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What the British Quarrel About

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The quarrels faced by the Britons: Analyze the role of that country's history, geography, political institutions, and its culture in relation to the quarrel.

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Dear Student,
Hi and thank you for using Brainmass. Since you did not indicate that you need advice on only one of the 2, I have chosen GB because of the availability of information online that you can research with. I am supposing that this is not about any particular quarrel but about socio-political debates in-country that concerns its citizens due to their shared history and other unique circumstances. This solution should get you started. Good luck!

Sincerely,
OTA 105878/Xenia Jones

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What the British Quarrel About: Immigration & Welfare

The unique history of the British from Empire to modern European nation is long and peppered with territorial, political and military victories. The country, a constitutional monarchy consisting of Wales, Scotland, England and Northern Ireland once controlled 1/3 of the entire world from the Americas, to Africa, to the Middle East to Australasia. This was during its Golden Age under the leadership of the monarch Queen Elizabeth I of the Tudor Dynasty in the 16th century. The costly wars with Spain and Ireland strengthened her navy despite the depletion of her then resources which at the end left England as the Old World's most powerful naval kingdom. Now, the 17th, 18th and 19th century were eras of British global colonialisation, the New World colonies were lost via the American revolution but up until the 20th century, Canada and several other international territories had remained despite the Post-colonialisation when independence was given to Britain's former territories at her varied stages and periods. What was created a the British Commonwealth where former colonies, now Independent are still considered to be 'part' of the Queen's influence as their 'Head of State' while the country is run by a duly elected parliament under the leadership of a Prime Minister. At the moment for example, the UK's PM is David Cameron, a Conservative. Now, with such a powerful history the people of Britain are a proud citizenry. The thing is, the Britain of today is a very multicultural, very forward and mostly political lot. Why so, with centuries as a global colonizer, the peoples from its territories have found their place within the British Isles - Indians, Pakistanis, Chinese (from Hong Kong), Caribbean natives (Jamaica, Virgin Islands, etc.), varied African former colonies, etc. Most of these migrant ethnicities have settled in the British Isles for generations and many of their younger members have completely embraced British identities and are unfamiliar with the cultures and traditions of their migrant forefathers. Still, modern migration continues to ...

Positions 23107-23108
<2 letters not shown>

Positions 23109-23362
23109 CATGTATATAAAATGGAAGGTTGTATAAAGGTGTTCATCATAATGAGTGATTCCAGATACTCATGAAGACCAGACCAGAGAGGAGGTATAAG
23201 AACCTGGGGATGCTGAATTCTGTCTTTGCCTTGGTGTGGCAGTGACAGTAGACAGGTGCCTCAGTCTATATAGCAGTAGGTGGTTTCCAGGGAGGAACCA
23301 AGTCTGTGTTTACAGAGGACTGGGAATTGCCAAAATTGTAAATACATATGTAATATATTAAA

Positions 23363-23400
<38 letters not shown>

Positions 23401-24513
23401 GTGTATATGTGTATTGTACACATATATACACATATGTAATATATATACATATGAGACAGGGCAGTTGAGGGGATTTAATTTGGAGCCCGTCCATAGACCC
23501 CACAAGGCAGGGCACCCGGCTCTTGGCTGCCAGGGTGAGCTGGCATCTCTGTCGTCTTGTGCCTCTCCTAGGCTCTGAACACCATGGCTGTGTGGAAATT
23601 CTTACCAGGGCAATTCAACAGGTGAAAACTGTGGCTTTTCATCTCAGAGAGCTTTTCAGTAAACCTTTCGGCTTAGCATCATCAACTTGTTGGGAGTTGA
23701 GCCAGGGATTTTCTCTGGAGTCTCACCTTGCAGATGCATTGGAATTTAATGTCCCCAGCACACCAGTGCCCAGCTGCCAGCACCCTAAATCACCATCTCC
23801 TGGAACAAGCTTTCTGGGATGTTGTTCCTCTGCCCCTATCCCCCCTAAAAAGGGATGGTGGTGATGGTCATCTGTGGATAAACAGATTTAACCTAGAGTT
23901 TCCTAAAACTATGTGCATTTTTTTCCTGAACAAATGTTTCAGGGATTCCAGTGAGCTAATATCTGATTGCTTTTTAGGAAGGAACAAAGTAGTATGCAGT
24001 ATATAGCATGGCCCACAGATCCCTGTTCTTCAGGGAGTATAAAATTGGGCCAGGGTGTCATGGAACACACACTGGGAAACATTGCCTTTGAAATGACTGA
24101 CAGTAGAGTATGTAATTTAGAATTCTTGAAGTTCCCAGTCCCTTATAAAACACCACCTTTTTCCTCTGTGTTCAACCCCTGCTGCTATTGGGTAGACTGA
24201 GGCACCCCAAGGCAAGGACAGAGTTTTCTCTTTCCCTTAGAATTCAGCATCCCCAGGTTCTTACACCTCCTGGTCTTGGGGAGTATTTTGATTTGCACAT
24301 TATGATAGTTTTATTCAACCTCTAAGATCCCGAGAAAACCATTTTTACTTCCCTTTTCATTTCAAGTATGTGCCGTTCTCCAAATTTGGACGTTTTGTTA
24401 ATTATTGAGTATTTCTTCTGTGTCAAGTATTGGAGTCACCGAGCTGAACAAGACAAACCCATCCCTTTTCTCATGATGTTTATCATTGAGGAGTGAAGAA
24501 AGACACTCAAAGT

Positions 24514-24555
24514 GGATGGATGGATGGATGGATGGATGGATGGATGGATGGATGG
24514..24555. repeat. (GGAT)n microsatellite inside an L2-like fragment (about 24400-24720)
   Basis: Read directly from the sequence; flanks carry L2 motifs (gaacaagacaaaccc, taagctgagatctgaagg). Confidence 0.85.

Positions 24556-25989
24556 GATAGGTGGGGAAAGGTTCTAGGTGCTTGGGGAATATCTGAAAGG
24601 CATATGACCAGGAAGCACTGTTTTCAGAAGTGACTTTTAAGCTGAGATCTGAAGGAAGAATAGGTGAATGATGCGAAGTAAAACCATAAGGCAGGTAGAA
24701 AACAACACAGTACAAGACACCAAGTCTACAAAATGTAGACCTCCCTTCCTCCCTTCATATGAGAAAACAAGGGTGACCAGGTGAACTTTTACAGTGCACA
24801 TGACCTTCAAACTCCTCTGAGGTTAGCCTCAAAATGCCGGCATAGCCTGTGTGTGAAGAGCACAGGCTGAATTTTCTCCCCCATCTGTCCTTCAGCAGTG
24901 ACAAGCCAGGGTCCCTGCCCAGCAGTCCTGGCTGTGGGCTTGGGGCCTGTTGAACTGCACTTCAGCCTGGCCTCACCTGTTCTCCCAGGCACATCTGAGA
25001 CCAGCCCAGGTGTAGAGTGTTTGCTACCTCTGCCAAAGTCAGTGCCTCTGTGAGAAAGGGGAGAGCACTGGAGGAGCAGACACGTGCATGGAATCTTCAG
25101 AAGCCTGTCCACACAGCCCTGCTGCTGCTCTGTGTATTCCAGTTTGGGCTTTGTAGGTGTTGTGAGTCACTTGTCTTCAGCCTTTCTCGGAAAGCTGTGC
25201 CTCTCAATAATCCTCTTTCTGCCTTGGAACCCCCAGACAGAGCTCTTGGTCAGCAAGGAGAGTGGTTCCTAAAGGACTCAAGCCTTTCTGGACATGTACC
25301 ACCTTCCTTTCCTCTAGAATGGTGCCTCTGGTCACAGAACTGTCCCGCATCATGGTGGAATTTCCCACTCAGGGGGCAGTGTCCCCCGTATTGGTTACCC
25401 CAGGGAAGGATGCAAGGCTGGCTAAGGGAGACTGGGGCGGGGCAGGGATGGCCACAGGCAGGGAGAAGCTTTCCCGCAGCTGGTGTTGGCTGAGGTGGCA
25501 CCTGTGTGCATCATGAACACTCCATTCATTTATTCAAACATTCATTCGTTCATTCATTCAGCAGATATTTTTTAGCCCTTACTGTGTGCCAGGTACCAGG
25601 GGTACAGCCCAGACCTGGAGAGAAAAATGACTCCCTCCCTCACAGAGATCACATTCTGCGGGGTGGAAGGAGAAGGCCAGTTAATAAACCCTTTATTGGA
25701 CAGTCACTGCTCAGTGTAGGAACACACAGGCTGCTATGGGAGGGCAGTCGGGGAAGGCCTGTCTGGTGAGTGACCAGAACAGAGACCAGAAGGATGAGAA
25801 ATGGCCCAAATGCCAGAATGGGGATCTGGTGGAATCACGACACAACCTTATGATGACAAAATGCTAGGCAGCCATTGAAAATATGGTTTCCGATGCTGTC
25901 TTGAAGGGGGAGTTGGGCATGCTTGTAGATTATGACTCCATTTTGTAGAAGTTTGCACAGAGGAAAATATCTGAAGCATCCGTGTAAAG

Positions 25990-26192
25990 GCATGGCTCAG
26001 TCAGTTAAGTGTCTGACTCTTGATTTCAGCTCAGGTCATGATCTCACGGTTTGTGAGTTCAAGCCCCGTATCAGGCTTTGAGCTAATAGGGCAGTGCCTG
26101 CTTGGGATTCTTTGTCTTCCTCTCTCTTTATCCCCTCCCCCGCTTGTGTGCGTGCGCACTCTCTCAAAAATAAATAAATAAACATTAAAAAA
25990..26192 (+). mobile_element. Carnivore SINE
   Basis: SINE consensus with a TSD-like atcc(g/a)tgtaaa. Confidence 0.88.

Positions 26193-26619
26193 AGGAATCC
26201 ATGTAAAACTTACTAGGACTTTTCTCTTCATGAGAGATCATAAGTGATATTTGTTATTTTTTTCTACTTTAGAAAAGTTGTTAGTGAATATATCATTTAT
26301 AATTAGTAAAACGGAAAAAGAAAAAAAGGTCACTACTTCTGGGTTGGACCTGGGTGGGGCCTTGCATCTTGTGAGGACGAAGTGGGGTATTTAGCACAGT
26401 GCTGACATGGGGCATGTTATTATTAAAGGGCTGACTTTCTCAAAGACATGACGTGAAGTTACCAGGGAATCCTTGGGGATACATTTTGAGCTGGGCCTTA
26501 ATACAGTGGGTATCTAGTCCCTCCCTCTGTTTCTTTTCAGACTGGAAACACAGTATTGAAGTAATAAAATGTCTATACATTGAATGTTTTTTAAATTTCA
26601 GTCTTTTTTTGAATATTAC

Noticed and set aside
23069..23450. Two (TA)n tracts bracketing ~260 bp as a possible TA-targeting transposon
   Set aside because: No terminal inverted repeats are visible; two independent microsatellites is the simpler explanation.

Solution Summary

The solution is a 1,548-word narrative that looks at the topics of concerns most important to the British in light of their history, geography, political system and culture. Historical and current concerns are included in the discussion presenting the elements that make up the attitude of the Modern Britons of today. references are included. A word version of the solution is attached for easy printing and download.

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Political culture of Britain and France

What are the main social cleavages that interest political scientists? Describe one of the quarrels faced by the Britons or the French. What was the role of that country's history, geography, political institutions, and its culture in relation to the quarrel.

I've got some info on social cleavages: Social cleavage is a division between political parties and Social class, religion, geographic regions,urban/rural areas and interset groups. These are significant because they generally determine party affiliation and how to appeal to each group. Karl Marx believed middle and upper class citizens to be mostly conservetives, while the working class were more progressive, however social class alone does not determine political affiliation. Religion is a better determining factor than social class because people who are affiliated with their specific religion tend to vote along the lines of what their church or other religious institution holds to be important. Rrural areas tend to lean more to the left especially where development is still in progress, compared to modernized cities or urban areas where living conditions are better and education is more readily available. Goegraphy is important because of the differing view points in sections of regions. An example might be Ireland and the struggle between the north and south for political dominance.

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